Our contribution to the KI:STE project combines the geohazards modeling expertise of the Computational Geoscience group at the Geoscience Centre at Georg-August University of Göttingen led by Prof. Julia Kowalski, and its associated Geofluiddynamics group at the AICES Graduate School at RWTH Aachen. More generally, our research is centered around developing physics-based and data-driven computational models to predictively model complex geosystems such as earth surface or cryospheric phase-change processes. We formulate process-based mathematical models, develop tailored numerical solution techniques, and investigate strategies for physics-informed meta modeling as well as its application to conduct compute-intensive tasks, suchas uncertainty quantification, Bayesian parameter estimation and model selection as well as optimal experimental design.
A special focus lies on approaching cryosphere physics research questions by means of computational models and on developing model-based decision support tools to assess and mitigate geohazards and climate change impact.
Our research project affiliated to KI:STE, is located in the area of the latter. This is particularly important, as geohazards such as landslides and avalanches pose risks to society and infrastructure worldwide. In many regions, these risks are likely to even increase due to climate change and continued urbanization. It is our vision to provide geohazard practitioners with physics-based and data-driventools that eventually will enable them to conduct a reliable, transparent, and adaptable risk assessment as well as to plan sustainably mitigation measures. In the past, we worked extensively on the development of computational methods to simulate the impact of rapid gravity-driven mass movements such as landslides and avalanches. For these processes, we investigate fundamental mathematical models and develop predictive computational models for simulation scenarios in complex terrain. We are furthermore investigating and developing computationally feasible approaches (based on combining forward-simulations with meta modeling techniques) to conduct uncertainty quantification, sensitivity analysis, parameters estimation, model selection and optimal designin the context of geohazards. Our work for KI:STE builds on and will continue this previous work, supplemented by scientific insights from machine learning methods. Specifically, it aims at the development of a generic workflow for adynamic hazard mapping process based on data science.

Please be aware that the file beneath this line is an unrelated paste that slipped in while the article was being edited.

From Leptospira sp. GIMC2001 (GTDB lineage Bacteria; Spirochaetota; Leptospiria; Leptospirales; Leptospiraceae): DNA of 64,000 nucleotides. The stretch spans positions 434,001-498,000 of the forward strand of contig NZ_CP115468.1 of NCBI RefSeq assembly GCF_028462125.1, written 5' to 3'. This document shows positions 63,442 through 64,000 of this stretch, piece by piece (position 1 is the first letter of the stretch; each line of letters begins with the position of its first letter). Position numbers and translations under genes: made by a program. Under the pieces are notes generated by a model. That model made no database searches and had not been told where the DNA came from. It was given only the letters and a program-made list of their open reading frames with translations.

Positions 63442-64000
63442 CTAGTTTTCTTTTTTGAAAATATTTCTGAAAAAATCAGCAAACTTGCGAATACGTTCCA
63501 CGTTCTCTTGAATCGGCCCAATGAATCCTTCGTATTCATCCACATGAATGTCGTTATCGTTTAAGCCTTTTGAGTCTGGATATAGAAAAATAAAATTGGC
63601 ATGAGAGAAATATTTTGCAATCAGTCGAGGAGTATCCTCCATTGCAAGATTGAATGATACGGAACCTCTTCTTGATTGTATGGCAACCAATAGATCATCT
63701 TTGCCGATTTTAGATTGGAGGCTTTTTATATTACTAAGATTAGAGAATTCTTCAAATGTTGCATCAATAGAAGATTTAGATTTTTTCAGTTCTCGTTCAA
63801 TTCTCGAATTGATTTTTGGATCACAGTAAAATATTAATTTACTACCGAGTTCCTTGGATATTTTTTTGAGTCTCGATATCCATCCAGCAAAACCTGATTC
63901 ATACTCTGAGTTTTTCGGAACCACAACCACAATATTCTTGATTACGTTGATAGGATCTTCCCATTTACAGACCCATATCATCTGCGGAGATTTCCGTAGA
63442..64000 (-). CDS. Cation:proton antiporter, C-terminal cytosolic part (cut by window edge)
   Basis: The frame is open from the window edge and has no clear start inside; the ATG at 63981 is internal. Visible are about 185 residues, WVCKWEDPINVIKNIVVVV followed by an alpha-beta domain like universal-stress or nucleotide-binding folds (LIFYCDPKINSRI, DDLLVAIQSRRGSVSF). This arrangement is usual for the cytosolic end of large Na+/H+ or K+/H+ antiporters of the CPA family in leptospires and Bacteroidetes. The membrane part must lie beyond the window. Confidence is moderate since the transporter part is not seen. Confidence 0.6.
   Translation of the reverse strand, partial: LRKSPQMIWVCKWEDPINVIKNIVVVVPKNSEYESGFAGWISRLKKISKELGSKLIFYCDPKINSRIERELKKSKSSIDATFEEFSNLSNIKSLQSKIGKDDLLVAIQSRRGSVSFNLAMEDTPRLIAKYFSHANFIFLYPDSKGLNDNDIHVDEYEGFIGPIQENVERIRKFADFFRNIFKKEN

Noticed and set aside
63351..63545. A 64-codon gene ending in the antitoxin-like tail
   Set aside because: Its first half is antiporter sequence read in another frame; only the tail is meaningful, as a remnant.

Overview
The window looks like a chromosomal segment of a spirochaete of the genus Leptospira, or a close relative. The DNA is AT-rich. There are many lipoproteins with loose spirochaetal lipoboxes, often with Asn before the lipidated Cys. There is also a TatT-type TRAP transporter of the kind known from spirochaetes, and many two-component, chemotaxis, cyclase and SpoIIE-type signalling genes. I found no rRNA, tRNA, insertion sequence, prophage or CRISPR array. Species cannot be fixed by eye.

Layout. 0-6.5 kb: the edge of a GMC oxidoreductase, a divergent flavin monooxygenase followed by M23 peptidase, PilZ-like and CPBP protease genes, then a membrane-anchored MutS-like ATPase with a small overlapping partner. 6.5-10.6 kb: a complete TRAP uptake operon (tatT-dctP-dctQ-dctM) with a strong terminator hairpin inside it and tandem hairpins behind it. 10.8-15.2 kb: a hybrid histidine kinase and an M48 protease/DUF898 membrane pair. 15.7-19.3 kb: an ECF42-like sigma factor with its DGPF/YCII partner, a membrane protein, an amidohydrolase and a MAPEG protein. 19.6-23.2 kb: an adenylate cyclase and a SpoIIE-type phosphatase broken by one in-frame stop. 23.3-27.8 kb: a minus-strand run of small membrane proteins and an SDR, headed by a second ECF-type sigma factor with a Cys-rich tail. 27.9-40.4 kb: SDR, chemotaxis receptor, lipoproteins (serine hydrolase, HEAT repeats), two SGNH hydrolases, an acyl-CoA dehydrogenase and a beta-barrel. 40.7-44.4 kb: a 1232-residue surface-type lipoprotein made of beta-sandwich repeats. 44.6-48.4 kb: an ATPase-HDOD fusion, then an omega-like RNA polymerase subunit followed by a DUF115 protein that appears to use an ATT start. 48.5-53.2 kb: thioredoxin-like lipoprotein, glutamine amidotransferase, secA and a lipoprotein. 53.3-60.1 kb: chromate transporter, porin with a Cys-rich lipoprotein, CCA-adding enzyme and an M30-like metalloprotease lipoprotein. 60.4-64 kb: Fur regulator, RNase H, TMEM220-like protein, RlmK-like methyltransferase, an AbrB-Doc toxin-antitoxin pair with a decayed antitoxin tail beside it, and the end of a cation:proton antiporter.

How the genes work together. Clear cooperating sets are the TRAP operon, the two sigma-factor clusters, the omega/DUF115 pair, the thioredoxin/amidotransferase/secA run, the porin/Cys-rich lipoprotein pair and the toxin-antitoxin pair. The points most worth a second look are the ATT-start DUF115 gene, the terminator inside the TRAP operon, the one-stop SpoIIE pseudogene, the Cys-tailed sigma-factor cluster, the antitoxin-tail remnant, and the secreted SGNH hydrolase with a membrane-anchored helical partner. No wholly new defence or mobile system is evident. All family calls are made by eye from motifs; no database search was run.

Author: Ann-Kathrin Edrich RWTH Aachen